Allegory of the Cave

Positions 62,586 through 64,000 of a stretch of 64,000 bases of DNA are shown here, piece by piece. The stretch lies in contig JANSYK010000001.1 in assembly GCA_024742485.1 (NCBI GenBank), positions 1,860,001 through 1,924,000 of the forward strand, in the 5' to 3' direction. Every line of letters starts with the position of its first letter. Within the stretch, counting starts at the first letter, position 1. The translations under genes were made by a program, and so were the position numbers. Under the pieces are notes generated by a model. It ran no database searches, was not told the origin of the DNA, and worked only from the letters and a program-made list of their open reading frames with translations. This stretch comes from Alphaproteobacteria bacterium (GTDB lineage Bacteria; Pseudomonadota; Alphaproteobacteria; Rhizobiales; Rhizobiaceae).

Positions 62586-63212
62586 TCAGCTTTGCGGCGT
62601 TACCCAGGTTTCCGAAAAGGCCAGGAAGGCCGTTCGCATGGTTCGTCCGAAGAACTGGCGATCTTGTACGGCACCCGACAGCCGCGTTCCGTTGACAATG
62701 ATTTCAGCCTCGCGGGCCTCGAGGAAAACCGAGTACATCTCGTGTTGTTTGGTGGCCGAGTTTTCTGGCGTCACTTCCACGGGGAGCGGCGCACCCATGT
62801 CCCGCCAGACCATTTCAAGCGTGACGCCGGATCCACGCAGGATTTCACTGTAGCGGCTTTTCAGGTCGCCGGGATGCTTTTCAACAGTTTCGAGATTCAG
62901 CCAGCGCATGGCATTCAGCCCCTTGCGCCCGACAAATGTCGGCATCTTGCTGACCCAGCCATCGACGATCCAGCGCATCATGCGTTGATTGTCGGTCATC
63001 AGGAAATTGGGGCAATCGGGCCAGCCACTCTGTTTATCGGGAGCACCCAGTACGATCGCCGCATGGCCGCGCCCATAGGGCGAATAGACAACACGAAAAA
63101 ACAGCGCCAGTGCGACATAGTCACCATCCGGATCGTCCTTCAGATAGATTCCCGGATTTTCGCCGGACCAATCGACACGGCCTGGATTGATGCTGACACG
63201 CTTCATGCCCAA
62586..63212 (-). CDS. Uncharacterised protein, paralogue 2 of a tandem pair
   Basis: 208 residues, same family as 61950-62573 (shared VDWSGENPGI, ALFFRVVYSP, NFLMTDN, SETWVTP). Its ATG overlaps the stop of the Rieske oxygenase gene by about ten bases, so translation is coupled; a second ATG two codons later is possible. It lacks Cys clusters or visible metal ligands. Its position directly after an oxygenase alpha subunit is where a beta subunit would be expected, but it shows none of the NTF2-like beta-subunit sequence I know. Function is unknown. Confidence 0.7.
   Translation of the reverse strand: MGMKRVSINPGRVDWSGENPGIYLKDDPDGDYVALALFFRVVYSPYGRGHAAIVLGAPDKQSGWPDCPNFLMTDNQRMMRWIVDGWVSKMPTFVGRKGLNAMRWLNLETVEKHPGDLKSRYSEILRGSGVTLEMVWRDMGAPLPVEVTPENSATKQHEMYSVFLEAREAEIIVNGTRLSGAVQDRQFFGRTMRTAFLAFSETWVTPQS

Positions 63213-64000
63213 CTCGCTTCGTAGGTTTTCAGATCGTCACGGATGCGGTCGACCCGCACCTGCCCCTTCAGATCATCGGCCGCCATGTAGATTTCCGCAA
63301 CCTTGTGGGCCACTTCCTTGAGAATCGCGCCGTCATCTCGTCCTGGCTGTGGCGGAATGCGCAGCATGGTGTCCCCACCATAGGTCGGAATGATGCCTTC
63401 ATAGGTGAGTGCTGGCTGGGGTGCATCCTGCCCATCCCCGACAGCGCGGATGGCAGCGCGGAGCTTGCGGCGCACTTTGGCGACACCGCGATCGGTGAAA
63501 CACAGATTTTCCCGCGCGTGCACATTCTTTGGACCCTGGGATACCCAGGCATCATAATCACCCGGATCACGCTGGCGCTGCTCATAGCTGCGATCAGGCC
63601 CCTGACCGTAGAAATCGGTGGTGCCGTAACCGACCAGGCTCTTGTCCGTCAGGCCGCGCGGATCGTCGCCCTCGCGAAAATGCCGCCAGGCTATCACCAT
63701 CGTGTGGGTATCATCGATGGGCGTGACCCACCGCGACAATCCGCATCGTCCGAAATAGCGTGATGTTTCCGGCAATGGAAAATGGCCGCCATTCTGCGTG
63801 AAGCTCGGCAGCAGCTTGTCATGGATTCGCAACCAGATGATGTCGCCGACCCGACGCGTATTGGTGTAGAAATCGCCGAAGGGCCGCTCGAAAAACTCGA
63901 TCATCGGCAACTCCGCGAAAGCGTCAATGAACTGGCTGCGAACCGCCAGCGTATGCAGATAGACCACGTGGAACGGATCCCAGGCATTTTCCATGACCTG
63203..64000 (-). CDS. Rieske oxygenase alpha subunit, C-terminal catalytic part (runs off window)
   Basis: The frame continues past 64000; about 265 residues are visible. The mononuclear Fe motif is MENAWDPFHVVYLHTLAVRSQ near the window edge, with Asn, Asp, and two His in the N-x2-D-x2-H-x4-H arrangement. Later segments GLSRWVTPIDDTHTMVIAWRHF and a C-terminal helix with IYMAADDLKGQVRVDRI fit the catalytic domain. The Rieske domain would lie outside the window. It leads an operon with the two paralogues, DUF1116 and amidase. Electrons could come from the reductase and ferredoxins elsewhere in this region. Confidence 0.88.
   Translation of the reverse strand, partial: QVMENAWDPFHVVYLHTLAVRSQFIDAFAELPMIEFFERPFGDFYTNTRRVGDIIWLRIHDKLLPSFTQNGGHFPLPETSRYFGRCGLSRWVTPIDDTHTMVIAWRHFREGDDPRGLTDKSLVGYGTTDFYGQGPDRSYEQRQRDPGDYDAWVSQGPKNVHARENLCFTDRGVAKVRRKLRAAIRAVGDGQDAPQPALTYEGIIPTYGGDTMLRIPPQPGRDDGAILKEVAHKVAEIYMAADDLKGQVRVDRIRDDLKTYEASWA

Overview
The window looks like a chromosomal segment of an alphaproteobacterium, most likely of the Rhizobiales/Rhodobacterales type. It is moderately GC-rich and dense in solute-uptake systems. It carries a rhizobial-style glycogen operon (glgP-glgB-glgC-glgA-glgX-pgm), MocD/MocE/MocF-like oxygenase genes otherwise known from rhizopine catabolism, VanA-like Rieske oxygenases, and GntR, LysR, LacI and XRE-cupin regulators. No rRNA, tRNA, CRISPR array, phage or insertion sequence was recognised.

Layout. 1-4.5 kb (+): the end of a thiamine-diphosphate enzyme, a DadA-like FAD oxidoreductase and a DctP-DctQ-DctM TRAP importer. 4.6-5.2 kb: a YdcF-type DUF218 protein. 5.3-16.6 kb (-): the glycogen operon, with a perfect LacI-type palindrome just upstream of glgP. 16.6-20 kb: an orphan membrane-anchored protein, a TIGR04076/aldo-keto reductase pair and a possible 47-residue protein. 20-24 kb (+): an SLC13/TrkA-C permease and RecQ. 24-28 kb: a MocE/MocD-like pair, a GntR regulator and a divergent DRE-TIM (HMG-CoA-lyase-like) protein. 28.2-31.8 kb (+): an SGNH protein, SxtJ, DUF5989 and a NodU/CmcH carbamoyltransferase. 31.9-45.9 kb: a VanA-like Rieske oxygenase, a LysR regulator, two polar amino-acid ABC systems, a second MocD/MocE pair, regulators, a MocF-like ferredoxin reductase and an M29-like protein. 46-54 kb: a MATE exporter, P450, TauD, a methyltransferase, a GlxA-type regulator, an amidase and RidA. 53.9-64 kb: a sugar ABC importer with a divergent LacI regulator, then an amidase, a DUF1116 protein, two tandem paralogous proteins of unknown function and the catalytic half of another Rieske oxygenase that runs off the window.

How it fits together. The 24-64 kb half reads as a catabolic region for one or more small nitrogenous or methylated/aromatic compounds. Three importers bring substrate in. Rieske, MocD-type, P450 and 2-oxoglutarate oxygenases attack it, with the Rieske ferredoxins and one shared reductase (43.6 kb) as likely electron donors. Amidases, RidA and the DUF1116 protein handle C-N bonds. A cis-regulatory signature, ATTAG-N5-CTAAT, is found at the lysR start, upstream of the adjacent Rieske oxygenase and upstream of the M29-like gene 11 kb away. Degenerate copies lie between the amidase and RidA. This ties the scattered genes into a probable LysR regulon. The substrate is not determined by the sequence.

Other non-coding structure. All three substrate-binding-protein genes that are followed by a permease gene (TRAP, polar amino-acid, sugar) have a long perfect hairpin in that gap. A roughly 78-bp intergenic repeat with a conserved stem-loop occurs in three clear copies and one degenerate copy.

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Philosophy and Ethics AS level 1 (a) Explain the Analogy of the Cave in Plato's Republic [25] (b)'The Analogy of the Cave tells us nothing about reality.' Discuss. [10] (a) The allegory of the cave in Plato's Republic is one of three similes used by Plato to explain his theory of forms; however this is not its only use. It also gives us ideas about reality. the main features of this analogy are a group of prisoners who have been in the cave all their lives, they are shown shadows on a wall which is being cast by objects being placed in front of a fire and then one of the prisoners is set free and leaves discovering that his idea of reality has changed. The cave is an analogy as each aspect of it relates to situations or people in real life. The prisoners are a society who are being forcefully fed this misconception of reality, and accept it out of some sort of sense of conformity. Puppeteers are those who can create and carry an illusion of reality. The puppeteers are controlling the portrayal of shadows as images to the prisoners, this could be a representation of the heads of society (e.g. politicians and kings), these leaders are leading the people away from a true sense of knowledge and are creating false realities in which the shadow of an object is the true form with the object being unfathomable to the prisoners. The prisoner that is set free is a philosopher who is taking into the outer world to explore, he seeks true knowledge of reality. The philosopher has to walk along a very long path to get into the outer world; this journey is seen as the process of attempting to achieve a higher level of knowledge and thinking and is hard for the philosopher at first. The philosopher has to adjust to the light outside of the cave before he can see, he begins to see at night, and then he is able to see the suns reflection before finally being able to look

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